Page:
The raffia plant is incredibly useful to Madagascan villagers. Wood from the trees is used to construct just about all the simple houses in rural areas, while the leaves are entwined to thatch the roofs. Raffia fibers are also used to make ropes, baskets and hats, shoes, and paper. But the villagers know to harvest only some of the leaves at once. That way the tree will continue to grow. It's a real lesson in sustainable use of a natural building material.

Closer to home, the materials used in architecture are so familiar to us that they only get noticed when the result is widely disliked. Cumbernauld, a town near where I was born in Scotland, regularly wins worst architecture awards for its abysmal, depressing mess of concrete and flawed urban planning. Long-suffering residents reportedly have even asked for the whole town to be razed (

Yet a different example near by in Edinburgh demonstrates what can be achieved with thoughtful use of materials. While the new Scottish Parliament has divided local opinion, I love how it combines steel, concrete, oak, granite, and grass lawns to give a building that architect Enric Miralles wanted “to grow out of the ground”.

OK, but what role does advanced materials research have in architecture? Judging by the Materials Research Society's Spring meeting this year in San Francisco, not a lot. The symposium on Materials for Architecture attracted so few submissions that it ran as a single poster session. This is despite the fact that elsewhere in the city, the new California Academy of Sciences building has been designed for sustainability. The architects Arup are using renewable or recycled building materials and are including 60?000 solar cells. Natural lighting and ventilation will reduce energy use, and storm water runoff from the roof (which is covered by a garden) will be reused.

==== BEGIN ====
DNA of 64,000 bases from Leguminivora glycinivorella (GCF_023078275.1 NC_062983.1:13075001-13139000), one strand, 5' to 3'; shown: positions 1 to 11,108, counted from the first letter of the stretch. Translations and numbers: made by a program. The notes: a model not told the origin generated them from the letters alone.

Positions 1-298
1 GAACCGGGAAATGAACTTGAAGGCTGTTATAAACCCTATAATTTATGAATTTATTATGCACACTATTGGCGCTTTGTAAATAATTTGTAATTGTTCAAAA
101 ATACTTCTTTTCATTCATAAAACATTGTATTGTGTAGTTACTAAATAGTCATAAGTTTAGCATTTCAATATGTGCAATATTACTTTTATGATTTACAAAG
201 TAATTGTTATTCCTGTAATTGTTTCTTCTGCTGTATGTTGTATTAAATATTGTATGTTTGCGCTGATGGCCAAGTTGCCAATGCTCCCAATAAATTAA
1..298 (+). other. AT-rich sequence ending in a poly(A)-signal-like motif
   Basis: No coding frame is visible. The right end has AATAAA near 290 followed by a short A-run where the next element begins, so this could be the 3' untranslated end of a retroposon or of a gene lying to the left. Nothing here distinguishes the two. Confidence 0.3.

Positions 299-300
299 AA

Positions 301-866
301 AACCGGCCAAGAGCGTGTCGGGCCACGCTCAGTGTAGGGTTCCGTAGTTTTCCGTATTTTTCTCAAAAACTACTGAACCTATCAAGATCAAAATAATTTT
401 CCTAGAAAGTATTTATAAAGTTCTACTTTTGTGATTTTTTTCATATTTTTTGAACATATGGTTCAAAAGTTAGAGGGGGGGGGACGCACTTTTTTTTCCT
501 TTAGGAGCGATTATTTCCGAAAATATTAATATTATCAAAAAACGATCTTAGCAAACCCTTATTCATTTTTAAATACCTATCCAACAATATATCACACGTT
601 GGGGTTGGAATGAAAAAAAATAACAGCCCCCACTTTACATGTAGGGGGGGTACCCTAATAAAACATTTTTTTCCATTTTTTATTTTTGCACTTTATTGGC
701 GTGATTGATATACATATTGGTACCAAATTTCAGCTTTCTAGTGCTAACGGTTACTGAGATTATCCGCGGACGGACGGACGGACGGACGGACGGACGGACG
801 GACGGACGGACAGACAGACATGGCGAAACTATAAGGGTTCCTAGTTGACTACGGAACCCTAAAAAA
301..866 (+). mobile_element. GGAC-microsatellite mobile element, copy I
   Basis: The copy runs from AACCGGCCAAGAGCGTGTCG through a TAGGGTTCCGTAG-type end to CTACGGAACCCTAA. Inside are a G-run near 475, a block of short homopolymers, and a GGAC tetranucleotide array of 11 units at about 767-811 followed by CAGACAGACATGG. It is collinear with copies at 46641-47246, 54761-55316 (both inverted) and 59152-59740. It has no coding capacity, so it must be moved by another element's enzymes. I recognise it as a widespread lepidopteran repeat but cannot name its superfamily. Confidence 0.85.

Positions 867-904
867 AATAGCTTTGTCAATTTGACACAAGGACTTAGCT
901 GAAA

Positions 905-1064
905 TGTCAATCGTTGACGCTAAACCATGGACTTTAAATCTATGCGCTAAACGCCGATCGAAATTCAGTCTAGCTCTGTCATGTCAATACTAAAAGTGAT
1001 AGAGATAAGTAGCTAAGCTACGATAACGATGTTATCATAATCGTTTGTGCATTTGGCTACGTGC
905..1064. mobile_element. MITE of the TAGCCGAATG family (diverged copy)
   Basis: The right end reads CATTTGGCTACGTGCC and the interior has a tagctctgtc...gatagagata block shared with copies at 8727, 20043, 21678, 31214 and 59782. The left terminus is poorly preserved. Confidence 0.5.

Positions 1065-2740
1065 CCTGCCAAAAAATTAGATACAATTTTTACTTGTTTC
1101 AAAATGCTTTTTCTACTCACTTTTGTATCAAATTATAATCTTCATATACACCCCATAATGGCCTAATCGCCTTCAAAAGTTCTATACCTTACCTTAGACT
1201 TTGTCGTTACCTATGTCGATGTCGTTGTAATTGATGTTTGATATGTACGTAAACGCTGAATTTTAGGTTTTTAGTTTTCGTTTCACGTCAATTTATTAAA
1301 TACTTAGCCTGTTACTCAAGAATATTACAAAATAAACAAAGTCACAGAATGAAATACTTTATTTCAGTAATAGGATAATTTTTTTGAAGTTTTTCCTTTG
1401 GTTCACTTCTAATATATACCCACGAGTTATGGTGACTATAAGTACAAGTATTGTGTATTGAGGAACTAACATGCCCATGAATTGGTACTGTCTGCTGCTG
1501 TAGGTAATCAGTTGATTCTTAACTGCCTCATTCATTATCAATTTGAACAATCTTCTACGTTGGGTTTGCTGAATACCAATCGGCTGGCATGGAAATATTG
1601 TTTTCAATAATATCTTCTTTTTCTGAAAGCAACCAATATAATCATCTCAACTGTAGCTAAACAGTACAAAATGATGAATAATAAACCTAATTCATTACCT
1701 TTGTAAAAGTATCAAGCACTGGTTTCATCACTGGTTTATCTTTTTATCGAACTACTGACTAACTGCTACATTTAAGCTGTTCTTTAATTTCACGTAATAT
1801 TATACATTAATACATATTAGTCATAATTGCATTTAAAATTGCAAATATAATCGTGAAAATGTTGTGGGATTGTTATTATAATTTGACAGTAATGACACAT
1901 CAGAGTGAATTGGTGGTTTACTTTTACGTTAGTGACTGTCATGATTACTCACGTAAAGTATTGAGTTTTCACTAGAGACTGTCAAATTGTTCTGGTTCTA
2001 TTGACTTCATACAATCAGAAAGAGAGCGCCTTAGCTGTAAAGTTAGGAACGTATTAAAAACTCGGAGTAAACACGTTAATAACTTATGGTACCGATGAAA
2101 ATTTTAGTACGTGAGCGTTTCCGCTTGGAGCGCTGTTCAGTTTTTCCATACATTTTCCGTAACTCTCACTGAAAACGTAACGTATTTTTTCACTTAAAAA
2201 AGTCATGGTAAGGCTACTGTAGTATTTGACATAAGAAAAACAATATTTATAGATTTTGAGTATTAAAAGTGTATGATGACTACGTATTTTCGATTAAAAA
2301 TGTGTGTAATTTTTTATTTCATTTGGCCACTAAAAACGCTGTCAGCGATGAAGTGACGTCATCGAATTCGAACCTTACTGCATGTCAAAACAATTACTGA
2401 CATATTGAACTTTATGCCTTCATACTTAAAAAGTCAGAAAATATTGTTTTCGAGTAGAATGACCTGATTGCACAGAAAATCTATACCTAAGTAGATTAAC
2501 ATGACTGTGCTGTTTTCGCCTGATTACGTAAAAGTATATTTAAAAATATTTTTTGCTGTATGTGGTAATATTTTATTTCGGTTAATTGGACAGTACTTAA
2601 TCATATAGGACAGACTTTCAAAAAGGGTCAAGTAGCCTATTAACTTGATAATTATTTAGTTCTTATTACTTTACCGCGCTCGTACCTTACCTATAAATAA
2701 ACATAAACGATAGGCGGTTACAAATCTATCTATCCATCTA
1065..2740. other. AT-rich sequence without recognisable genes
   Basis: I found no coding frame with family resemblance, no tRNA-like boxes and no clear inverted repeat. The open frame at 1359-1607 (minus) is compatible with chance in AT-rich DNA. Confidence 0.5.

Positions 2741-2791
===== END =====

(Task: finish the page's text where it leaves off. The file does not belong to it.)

This begins to demonstrate some of the possibilities, but there are many more. Electrochromic windows, solid-state lighting, and integrated solar cells are all examples of advanced materials that could have an impact on architecture. Since about one third of all the energy consumed in the US is used in buildings, such developments are essential. Materials that sense changing conditions and alter their optical, thermal, or structural properties will offer new possibilities. And novel metal and ceramic foams may find use in buildings of the future.

It is time to issue a rallying cry: there are new and interesting research areas in developing materials for architecture, and architects must be persuaded that it is worth overcoming conservatism in materials use. Even concrete, so maligned in Cumbernauld, has much to offer. Last year, an exhibition in Paris calledConcrete: prepare to be surprised! really did show that it is possible to be creative using concrete in architecture.

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DOI: 10.1016/S1369-7021(07)70192-X